Therefore, in the circumstances, it is our considered view that the assessee has not manufactured or produced or processed or assembled anything connected with computer programmes for the purpose of exporting them in the ordinary course of its business. The activities relating to software and other information technology enabled activities were incidental to its activity of recruiting, training and exporting manpower. Therefore, we find that the assessee-company is not entitled for the exemption provided under section 10B of the Income Tax Act, 1961 with reference to its revenue derived from the services rendered to CIC and its subsidiaries.

As far as the services rendered by the assessee-company to Unisys are concerned, we, still find that the situation is not different. As already discussed and mentioned in the order, the CIT(A) has granted relief under section 80HHE to the assessee-company with reference to its receipts from Unisys. The grounds proposed to be raised by the revenue objecting to the above relief have not been admitted by the Tribunal. Therefore, as pointed out by the learned counsel appearing for the assessee, it is, to be seen that the services rendered by the assessee-company to Unisys qualified for the deduction under section 80HHC. But, that fact alone does not qualify the assessee-company to seek exemption under section 10B mainly for the reason that the exports of such services to Unisys were less than 75% of the total sales of the assessee-company and therefore does not satisfy the condition laid down in section 10B(2)(ia).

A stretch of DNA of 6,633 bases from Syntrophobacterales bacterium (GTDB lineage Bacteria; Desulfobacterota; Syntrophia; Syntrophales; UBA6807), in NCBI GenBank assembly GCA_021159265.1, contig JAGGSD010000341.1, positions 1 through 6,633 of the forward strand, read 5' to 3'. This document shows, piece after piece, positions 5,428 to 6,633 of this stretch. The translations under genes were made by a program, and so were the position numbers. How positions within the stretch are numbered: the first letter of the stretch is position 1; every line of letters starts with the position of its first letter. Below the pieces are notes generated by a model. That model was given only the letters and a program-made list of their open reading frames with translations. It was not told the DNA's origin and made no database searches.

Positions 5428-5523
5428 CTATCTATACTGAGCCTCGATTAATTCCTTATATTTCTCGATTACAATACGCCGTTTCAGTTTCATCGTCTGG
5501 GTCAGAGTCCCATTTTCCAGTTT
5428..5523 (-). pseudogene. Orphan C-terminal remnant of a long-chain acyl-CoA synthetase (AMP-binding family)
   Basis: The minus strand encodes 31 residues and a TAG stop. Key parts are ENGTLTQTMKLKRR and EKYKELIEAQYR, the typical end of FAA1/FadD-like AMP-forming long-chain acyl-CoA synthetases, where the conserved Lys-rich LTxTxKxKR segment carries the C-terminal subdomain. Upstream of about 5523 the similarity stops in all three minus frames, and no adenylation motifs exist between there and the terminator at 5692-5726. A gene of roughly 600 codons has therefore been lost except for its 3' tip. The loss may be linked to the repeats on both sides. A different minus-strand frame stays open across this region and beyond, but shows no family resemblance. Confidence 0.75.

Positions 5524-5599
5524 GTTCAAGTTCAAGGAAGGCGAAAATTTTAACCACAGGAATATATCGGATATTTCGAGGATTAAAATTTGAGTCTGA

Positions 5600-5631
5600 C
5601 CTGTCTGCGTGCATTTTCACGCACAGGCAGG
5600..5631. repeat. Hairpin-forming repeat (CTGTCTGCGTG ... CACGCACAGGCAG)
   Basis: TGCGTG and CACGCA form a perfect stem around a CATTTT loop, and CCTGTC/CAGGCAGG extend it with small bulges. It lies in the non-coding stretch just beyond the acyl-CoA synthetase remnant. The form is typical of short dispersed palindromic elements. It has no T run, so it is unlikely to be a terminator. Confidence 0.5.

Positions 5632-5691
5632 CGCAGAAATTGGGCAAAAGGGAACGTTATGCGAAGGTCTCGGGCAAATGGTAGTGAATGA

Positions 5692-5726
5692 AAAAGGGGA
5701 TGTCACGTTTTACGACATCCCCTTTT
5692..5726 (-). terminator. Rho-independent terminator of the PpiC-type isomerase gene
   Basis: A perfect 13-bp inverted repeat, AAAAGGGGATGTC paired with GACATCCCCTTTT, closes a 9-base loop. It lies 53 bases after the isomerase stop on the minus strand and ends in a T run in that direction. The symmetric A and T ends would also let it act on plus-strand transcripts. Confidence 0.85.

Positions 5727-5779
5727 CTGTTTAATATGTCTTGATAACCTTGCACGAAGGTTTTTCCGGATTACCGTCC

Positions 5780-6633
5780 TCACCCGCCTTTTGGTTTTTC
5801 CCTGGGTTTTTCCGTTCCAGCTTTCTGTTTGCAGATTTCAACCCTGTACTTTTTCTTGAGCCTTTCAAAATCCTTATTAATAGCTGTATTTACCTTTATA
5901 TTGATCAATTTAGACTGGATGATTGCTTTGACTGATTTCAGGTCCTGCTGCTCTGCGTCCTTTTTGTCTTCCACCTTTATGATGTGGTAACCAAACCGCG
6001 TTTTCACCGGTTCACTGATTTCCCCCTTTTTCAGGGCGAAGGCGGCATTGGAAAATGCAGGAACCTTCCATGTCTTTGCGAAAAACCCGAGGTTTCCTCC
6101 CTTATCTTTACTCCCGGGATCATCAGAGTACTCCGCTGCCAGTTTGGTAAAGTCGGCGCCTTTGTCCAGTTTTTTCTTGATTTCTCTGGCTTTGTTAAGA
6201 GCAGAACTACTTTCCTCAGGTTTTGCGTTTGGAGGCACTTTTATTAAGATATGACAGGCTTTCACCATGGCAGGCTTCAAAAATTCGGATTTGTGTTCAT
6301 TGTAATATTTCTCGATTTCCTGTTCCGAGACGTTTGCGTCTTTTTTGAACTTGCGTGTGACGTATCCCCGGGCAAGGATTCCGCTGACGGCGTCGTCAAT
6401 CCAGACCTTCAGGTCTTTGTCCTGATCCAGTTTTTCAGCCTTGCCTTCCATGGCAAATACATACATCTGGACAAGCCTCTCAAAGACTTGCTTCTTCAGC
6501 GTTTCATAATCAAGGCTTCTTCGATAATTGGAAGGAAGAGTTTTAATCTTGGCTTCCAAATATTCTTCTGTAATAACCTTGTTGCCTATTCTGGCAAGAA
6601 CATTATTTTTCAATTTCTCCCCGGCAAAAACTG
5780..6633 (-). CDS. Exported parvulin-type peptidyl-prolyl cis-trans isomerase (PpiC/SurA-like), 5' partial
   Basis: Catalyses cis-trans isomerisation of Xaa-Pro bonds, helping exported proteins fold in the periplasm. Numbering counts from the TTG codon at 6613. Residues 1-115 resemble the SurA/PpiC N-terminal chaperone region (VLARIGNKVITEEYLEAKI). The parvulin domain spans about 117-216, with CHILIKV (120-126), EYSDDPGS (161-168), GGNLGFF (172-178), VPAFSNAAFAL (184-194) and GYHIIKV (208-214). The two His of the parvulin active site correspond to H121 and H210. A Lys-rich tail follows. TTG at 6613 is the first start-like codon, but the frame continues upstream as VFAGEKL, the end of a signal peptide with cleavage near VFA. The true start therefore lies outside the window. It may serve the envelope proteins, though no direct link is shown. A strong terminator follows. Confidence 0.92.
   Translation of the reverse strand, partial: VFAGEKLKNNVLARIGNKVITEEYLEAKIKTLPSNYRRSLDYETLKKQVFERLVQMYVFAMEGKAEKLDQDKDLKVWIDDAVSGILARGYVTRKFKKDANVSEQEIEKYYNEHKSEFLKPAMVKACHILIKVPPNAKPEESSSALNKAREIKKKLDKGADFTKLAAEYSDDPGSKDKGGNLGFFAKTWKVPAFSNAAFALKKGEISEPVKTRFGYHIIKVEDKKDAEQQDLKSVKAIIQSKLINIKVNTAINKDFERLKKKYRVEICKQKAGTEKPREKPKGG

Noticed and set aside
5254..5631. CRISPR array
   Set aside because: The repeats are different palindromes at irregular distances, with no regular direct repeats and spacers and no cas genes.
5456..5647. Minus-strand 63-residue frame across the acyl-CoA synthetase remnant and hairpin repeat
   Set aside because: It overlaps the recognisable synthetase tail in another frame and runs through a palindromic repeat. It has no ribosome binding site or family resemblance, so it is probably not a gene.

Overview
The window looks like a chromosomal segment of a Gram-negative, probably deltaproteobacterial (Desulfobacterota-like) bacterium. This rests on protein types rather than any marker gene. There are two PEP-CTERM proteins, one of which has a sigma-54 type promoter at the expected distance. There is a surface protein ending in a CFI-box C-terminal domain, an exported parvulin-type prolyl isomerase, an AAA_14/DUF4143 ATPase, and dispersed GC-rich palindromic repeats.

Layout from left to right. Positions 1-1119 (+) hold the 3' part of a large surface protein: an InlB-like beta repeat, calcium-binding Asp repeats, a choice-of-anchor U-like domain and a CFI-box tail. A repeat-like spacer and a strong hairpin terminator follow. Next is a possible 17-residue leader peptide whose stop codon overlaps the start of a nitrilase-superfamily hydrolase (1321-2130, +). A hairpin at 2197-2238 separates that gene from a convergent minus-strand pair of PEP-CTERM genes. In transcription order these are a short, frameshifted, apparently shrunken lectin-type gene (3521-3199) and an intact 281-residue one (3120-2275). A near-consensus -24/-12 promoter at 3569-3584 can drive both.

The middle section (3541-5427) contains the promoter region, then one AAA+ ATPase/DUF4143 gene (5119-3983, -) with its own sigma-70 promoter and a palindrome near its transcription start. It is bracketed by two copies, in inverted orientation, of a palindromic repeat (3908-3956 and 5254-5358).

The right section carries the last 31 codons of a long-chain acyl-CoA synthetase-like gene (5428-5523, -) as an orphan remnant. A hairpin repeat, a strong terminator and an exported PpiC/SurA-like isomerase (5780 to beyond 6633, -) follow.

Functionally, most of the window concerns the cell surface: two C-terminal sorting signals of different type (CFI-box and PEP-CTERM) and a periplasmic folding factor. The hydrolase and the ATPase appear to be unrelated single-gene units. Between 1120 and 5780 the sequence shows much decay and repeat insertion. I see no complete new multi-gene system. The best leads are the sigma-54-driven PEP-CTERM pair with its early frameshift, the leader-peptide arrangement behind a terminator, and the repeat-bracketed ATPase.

In the facts and circumstances of the case, we hold that the assessee company is not entitled for the exemption available under section 10B.The second issue to be considered is whether the assessee-company is entitled for deduction under section 80HHE in respect of its entire income obtained for services rendered to CIC.The relevant provision of law contained in section 80HHE for the period under appeal read as below: 80HHE (1) Where an assessee, being an Indian company or a person (other than a company) resident in India, is engaged in the business of, (i) Export out of India of computer software or its transmission from India to a place outside India by any means: (ii) Providing technical services outside India in connection with the development or production of computer software, there shall, in accordance with the subject to the provisions of this section, be allowed, in computing the total income of the assessee, a deduction of the profits derived by the assessee from such business." Accordingly, the assessee could be considered as eligible for deduction under section 80HHE with reference to the receipts from CIC only if the assessee-company had exported out of India of computer software or transmitted the same from India to a place outside India by any means, or had provided technical services outside India in connection with the development or production of computer software.